As you work the lotion and water into the putty, you should notice it softening in your hands. The lotion will add a little needed moisture back into the putty.
Once the lotion is fully incorporated, you should have putty that has softened again. If it’s still firm, try the soap method below.
The great thing about using lotion to soften putty is that you can choose a nice scent to give your putty a bonus fragrance.
The next method to try is adding a little bit of soap.
For this method, you can use either Dawn dish soap or a regular hand soap. Make sure to use soap that has a thicker, gel-like consistency and not a fully liquid soap such as foaming hand soap.
Just as with the lotion, this is an opportunity to add a nice fragrance to your soap, so choose the type of soap you use with the scent in mind.
Once you’ve chosen your soap, add a small amount into your putty. A little goes a long way, so make sure to add just a small squirt. It should look like a circle no bigger than a blueberry once it’s squeezed onto the putty.
Knead in the soap to incorporate it with the putty. Stretch, pull, fold, and play with the putty to incorporate the soap fully.
As you play with it, just like with the lotion method above, the putty should start to feel softer in your hands. If you notice it’s still too hard, try adding just a small dab more of your soap to the putty.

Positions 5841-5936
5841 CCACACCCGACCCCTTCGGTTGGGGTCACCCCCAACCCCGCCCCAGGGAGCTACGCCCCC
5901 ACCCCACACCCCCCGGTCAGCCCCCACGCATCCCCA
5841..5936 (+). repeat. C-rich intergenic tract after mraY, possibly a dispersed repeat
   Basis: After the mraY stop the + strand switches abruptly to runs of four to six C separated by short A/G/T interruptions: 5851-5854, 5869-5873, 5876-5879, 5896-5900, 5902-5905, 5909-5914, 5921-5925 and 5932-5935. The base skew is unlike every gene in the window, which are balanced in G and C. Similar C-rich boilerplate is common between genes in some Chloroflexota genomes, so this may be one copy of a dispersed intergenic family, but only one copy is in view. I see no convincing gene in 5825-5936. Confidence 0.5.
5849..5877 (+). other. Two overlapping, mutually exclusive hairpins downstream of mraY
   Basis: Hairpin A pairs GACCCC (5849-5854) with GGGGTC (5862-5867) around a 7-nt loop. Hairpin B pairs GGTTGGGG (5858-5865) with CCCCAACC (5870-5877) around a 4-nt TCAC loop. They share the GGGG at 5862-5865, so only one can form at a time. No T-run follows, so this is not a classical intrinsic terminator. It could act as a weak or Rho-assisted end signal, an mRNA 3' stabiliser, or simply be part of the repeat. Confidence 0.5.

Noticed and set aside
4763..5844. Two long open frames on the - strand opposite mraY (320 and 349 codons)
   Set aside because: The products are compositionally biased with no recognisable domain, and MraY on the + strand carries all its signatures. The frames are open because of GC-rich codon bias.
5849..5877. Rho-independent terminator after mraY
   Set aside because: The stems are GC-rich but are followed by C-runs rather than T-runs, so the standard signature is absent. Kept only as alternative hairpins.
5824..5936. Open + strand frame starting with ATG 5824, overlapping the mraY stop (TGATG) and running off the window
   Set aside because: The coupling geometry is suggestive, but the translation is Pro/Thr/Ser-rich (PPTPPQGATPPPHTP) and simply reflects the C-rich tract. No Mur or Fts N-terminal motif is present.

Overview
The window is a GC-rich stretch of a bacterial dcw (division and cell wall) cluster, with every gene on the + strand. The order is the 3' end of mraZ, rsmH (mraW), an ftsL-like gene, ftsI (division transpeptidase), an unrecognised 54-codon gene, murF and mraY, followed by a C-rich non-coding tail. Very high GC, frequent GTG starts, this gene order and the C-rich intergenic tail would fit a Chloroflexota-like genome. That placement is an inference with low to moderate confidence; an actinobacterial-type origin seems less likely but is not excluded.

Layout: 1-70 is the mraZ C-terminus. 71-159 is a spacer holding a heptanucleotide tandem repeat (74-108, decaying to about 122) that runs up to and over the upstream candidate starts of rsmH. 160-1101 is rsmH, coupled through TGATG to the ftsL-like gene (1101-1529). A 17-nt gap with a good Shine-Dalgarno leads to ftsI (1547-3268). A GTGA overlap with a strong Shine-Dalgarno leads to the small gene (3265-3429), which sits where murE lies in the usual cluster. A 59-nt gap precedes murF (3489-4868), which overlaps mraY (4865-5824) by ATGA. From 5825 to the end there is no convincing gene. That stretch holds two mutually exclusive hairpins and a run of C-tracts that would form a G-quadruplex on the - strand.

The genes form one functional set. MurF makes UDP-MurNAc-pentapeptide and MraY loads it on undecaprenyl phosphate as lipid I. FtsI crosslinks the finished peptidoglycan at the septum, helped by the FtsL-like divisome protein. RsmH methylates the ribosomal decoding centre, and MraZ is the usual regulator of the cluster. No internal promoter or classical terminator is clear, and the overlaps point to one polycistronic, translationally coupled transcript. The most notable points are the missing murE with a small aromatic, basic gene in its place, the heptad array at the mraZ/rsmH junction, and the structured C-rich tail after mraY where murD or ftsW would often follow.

Putty Vs Slime
Sometimes people confuse putty with slime or think of it as the same thing, when in reality, putty and slime are two totally different substances.
Putty has a much thicker consistency than slime. It can be rolled up into a ball and bounced on the ground. It can also be pressed against a newspaper then peeled off, picking up some of the ink and showing a reflection of the newsprint.
Putty is a popular fidget toy for people who need to work with their hands a lot to stay focused. It holds its shape in your hand and can be kneaded and worked between your fingers without oozing out.
Slime, on the other hand, has a much runnier consistency. It’s designed to ooze from your hand and spill through your fingers. It can also feel stickier in the hands compared to putty.
Slime often has additives incorporated in it like glitter, sequins, or small beads or figurines to add another sensory element.
Since slime is so runny, it can’t be easily played with at a desk while working on schoolwork or papers for your job. It’s too messy and requires more attention.
While it can be kneaded, stretched, and folded, it won’t hold its shape like putty will.